Prince plan waits, but
it may be dead
Medical development's prognosis not promising
Attorney Mike Morris has argued for months that the property across Prince Avenue from Athens Regional Medical Center is the ideal place for a medical office building.
But, Morris admitted Tuesday night, math doesn't appear to be on his side.
And, rather than watch Athens-Clarke County commissioners shoot down their proposal for a 75,000-square-foot medical office building, Morris' clients agreed Tuesday night to wait a month and let a new county commission decide their rezoning request.
Morris represents developers of the controversial 1140 Prince Avenue project, a proposed medical office building that commissioners tabled until January, when the commission - including two new members - will vote on a rezoning application.
"I've never been accused of being very smart, but I can count to 10," Morris said as commissioners one at a time logged their impressions of the project.
The close vote may not be so close in January, when one of the project's supporters - Cardee Kilpatrick - is replaced by Elton Dodson, who said Wednesday that he would have voted against the project as planners presented it late Tuesday night.
Project supporters and neighborhood opponents have discussed, debated and deliberated the project designs for more than a year.
Over the months, engineer Abe Abouhamdan removed two entrances to the property, shaved a floor from the original four-story design and added landscaping.
Those changes don't satisfy neighbors, who point out that the building will draw 2,800 cars a day, is still too big for the area and will displace 33-unit Prince Rondavel Apartments, a low-income apartment building that houses mostly Hispanic workers.
County commissioners disagree about whether to rezone more than two acres of residential property so that developers can build the three-story building they've proposed.
Five county commissioners said they oppose the rezoning for various reasons. The neighborhood opposes the size of the building. The project doesn't conform to the zoning class that calls for pedestrian-friendly, neighborhood businesses. A recently drawn plan for Prince Avenue foresees smaller buildings that match the scale of other Normaltown buildings.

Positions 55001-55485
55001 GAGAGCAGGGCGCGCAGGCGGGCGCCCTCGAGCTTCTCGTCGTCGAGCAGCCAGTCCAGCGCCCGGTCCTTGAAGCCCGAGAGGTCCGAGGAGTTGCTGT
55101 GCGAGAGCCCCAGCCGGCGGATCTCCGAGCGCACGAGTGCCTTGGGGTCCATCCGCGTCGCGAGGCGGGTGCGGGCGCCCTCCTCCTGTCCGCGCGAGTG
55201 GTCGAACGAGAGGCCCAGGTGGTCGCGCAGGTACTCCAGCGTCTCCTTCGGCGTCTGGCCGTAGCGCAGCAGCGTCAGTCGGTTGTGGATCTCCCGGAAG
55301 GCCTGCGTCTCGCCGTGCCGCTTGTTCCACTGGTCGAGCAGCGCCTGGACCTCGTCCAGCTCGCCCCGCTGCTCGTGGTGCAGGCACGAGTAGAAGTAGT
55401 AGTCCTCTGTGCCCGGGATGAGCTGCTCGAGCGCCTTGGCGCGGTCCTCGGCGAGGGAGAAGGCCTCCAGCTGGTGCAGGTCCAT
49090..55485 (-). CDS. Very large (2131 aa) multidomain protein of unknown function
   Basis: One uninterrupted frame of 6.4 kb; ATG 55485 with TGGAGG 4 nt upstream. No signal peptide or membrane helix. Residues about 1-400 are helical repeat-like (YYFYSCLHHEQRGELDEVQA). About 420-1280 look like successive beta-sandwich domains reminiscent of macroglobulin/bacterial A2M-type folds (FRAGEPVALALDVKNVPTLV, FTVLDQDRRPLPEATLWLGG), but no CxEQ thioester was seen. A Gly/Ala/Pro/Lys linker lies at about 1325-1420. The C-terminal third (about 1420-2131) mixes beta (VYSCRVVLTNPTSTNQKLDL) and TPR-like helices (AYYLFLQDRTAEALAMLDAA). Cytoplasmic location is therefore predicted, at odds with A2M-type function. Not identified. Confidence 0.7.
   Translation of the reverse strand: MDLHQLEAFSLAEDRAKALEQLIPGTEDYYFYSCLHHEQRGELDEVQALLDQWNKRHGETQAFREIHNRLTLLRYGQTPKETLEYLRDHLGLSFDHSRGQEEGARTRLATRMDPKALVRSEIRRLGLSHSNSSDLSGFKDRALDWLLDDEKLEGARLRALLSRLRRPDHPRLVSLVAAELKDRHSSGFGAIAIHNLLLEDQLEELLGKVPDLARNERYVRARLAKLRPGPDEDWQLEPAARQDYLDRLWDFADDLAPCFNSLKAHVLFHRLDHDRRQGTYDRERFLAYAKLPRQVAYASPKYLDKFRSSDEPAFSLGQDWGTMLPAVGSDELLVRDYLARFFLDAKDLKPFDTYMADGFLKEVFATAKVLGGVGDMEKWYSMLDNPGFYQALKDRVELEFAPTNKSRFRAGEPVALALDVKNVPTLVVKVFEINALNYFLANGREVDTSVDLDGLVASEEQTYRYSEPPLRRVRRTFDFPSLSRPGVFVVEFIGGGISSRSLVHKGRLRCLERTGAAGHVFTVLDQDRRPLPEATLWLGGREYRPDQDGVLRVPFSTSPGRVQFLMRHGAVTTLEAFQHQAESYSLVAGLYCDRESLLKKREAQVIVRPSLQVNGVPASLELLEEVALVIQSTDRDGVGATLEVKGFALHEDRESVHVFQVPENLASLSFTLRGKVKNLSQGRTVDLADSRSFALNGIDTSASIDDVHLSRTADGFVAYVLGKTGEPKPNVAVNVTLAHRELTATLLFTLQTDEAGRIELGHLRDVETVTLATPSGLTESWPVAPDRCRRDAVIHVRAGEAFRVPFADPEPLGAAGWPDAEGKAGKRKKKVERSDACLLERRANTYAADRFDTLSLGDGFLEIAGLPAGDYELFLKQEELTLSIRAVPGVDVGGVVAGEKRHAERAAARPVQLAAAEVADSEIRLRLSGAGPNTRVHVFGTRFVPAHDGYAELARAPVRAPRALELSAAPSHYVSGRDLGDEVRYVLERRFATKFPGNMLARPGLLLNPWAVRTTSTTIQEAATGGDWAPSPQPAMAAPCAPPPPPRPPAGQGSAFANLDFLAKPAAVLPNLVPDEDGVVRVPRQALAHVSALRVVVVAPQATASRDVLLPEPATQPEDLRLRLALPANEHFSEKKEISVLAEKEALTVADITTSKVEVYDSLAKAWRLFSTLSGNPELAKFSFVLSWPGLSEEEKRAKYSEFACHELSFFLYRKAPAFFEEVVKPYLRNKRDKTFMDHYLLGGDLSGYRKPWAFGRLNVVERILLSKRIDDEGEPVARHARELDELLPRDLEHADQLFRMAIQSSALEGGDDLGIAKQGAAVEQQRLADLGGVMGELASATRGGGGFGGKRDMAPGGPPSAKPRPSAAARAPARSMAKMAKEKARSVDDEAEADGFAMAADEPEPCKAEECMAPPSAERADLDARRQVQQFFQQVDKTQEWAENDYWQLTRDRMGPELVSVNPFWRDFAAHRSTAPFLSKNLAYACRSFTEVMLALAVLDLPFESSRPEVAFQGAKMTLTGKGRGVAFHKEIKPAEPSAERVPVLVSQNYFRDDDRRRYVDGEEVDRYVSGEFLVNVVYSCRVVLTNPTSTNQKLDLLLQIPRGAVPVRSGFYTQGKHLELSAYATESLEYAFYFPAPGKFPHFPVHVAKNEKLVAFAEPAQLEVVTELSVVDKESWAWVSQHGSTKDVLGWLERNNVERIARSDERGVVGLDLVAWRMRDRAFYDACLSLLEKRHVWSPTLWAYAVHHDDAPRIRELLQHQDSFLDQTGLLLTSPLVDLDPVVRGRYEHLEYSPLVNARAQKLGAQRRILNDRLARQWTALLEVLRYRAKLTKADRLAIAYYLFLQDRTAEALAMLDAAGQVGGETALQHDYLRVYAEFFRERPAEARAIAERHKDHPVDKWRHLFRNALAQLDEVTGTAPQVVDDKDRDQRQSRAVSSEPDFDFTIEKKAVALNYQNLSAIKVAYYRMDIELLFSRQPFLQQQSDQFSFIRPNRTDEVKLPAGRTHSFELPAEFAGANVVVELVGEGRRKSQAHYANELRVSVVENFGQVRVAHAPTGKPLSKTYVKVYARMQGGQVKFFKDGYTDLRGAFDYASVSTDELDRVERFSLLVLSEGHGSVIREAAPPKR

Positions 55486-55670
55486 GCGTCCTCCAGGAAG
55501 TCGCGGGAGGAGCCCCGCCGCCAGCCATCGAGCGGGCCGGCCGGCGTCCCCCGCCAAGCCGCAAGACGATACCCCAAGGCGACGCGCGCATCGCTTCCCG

Other commissioners - including States McCarter, Kilpatrick and Charles Carter - said medical offices are important to the overall community and that they would vote to allow the project.
In order to pass, at least six commissioners or five commissioners and Mayor Heidi Davison must vote to approve the rezoning application.
While Davison didn't speak during the debate over the medical office project, she said later that she was prepared to vote and has "expressed concerns about the project" to the developer.
Facing denial of their application, developers agreed to delay a month and meet with neighborhood opponents again, though a year's worth of wrangling hasn't settled the basic controversy: the size of the building.
A smaller building isn't economically viable, Morris said, and his clients don't have any formal alternative to the current design.
"There's no harm in taking a step back and seeing if we can see some common ground," he said.
Some commissioners and planners said they doubt the month's delay will change the outcome, but said they are willing to try.
"At this point they are going to have to go back to step one and look at a different approach to it," said Planning Director Brad Griffin. "It's really all in their court right now."
"I'd love to be proven wrong," said Commissioner David Lynn, "but I can't see what design can be accomplished in 40 days that includes Christmas and New Year's. It will not be easy."
When commissioners take up the project again next month - probably with recommended changes by the developer and nearby Boulevard neighborhood - two new commissioners will sit at the table.
While John Barrow will give up his seat to Alice Kinman, the two share similar ideas about zoning and neighborhood planning.
Dodson, on the other hand, may swing the vote, especially if the developer doesn't alter designs to better conform with a recent community-drawn plan for Prince Avenue.
"Both sides sort of like the idea of well-designed, nicely-built office buildings in that area," Dodson said Wednesday. "But there's no way I could have voted for the proposal as it was last night."
But, Dodson added, he never expected to be asked for his opinion.
"I expected this to be resolved Tuesday night or Wednesday morning," he said. "It's kind of a shock to learn that this is one of the first issues I'll deal with as a commissioner."
Published in the Athens Banner-Herald on Thursday, December 9, 2004